Cerillion: Don’t panic! Emergency SMS alerts come to your phone

Could a text message save your life in an emergency? From this summer the UK Government will send alerts to all mobile phones in the event of major accidents and disasters – what has taken so long to implement compared to the systems used in many other countries ?

Just as we recently wrote that telecommunications is a vital but vulnerable service in times of civil unrest and war, it can be equally important in times of emergency and natural disaster.

The UK government will launch an official system later this year to send emergency alerts to all phones in a given region, or across the country, in the event of major incidents or weather conditions. extremes that can be life threatening.

The UK’s Civil Contingencies Secretariat first considered the idea in 2013, saying that “in an emergency it is vital that information is released to the public as quickly as possible so that they can take the necessary measures to protect themselves and their loved ones. safe families”. The public agreed, with 85% of poll respondents agreeing it was a good idea. So what took so long?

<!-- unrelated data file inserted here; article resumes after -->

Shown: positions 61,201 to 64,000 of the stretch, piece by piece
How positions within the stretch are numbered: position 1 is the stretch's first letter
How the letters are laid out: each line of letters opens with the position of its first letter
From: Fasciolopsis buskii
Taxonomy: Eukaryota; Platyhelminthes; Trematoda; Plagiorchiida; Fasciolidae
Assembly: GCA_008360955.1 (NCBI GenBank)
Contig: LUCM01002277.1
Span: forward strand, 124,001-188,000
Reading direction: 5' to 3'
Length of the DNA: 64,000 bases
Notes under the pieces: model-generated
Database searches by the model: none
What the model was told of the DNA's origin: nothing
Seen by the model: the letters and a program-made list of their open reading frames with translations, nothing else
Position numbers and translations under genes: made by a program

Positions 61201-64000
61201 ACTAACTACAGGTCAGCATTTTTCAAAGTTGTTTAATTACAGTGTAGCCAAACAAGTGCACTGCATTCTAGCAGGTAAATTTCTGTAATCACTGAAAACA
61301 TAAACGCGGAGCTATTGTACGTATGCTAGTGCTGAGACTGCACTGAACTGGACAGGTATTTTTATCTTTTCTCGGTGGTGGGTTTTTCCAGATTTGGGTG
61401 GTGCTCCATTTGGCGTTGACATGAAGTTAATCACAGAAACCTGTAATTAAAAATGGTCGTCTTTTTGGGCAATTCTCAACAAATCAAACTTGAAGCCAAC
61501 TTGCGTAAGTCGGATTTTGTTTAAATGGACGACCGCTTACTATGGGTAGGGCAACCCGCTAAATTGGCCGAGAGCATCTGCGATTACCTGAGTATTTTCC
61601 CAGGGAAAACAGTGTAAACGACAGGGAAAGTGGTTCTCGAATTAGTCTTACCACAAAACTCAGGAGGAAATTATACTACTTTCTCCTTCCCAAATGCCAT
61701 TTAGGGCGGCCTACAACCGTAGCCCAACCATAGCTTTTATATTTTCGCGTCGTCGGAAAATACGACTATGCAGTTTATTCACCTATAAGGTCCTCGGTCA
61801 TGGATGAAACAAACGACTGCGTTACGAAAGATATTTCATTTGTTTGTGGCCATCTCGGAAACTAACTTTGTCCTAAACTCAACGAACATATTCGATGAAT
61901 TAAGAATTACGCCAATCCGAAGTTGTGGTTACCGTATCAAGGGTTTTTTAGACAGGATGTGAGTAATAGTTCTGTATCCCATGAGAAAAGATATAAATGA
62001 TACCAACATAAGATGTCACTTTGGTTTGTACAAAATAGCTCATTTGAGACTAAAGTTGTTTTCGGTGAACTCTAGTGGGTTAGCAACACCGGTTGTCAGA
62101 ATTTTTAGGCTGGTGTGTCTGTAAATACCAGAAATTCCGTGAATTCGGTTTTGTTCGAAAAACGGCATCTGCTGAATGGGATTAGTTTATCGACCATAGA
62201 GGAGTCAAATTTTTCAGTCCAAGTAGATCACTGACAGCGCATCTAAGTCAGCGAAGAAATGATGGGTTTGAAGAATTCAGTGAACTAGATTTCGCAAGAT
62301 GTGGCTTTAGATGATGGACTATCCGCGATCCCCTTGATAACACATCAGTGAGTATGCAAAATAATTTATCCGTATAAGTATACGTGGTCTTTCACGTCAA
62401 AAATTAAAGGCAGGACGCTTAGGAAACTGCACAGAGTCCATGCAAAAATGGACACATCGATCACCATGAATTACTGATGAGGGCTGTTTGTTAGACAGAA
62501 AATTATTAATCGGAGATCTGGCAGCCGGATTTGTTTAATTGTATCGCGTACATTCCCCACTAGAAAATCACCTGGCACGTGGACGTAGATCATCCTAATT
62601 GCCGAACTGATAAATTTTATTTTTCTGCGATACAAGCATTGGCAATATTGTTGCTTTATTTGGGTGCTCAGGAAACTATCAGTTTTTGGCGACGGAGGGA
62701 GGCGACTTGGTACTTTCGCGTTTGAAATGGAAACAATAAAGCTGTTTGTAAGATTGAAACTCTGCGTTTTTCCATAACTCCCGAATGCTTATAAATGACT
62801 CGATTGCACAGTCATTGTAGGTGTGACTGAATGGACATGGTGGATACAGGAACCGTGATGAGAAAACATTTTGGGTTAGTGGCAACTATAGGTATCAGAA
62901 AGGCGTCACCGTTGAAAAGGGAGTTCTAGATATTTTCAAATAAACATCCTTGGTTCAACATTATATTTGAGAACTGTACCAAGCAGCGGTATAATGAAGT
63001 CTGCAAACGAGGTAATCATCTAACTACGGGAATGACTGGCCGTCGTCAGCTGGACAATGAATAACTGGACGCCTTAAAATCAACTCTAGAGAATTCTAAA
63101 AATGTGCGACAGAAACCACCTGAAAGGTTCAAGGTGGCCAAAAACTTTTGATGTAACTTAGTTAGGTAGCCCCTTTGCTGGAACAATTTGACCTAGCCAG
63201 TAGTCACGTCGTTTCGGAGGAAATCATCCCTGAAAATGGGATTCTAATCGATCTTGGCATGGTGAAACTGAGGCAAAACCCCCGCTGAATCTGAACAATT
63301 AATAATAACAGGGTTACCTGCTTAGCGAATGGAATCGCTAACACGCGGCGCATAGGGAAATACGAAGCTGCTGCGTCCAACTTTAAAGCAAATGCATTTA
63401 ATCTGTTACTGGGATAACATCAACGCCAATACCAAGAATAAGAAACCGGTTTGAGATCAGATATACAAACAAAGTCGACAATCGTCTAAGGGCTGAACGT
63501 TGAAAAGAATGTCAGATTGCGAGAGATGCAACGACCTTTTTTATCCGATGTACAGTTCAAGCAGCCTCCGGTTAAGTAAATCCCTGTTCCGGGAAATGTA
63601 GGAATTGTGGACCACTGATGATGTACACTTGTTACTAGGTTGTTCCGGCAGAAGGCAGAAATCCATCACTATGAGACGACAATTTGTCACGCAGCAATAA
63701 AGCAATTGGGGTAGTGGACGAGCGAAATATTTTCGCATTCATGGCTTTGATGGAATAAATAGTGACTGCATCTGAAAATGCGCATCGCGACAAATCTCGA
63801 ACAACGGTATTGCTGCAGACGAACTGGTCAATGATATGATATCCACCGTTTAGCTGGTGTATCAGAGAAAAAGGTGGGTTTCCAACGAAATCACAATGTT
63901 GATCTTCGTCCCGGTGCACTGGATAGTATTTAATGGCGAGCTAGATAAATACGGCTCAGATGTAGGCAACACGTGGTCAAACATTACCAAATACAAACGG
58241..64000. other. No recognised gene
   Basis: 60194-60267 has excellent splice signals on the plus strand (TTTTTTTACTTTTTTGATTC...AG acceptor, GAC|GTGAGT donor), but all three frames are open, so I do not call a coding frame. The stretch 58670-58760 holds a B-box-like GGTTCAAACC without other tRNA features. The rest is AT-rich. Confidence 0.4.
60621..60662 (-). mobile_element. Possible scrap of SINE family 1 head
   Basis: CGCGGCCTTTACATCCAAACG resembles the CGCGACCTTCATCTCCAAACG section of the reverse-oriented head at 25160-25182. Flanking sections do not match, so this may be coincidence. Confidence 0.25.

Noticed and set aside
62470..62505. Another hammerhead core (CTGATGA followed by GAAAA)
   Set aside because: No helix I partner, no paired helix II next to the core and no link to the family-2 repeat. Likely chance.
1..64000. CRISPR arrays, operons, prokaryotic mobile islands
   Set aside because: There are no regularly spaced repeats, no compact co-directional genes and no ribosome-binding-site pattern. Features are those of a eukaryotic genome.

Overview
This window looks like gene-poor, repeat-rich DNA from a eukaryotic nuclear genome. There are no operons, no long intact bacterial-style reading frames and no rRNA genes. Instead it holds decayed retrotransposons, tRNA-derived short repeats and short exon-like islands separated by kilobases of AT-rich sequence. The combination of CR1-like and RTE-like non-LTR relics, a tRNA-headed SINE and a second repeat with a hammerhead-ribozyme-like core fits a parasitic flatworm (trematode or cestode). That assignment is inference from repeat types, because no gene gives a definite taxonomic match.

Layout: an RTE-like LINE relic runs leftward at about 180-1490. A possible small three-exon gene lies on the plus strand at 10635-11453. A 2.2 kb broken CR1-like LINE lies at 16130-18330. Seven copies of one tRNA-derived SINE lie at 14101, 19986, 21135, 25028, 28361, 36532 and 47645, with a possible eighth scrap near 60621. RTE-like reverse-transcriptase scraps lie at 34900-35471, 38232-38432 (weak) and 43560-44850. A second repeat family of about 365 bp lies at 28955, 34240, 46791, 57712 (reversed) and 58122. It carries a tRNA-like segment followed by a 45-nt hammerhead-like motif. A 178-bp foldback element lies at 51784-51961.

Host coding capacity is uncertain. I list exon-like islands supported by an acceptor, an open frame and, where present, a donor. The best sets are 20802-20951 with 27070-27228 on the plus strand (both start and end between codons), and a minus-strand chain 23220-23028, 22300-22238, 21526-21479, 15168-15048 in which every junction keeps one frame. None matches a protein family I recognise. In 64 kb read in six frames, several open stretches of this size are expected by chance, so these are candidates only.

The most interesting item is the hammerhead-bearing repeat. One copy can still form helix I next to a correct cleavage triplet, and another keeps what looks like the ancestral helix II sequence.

That program languished for years until the COVID-19 pandemic hit, and the government was criticized for not following its own guidelines and having already put in place a robust emergency alert system. Instead, they were forced to work with the four major MNOs to send SMS warnings in batches, so as not to overwhelm the networks.

After trials last summer, the new service will finally come into effect later this year. Using a method called Cell Broadcast, when enabled, all connected phones and tablets in a designated area – provided they are running at least iOS 14.5 or Android 11 and are at least 4G capable – will play a text-to-speech warning, which will be followed by a ten-second siren, even if set to silent.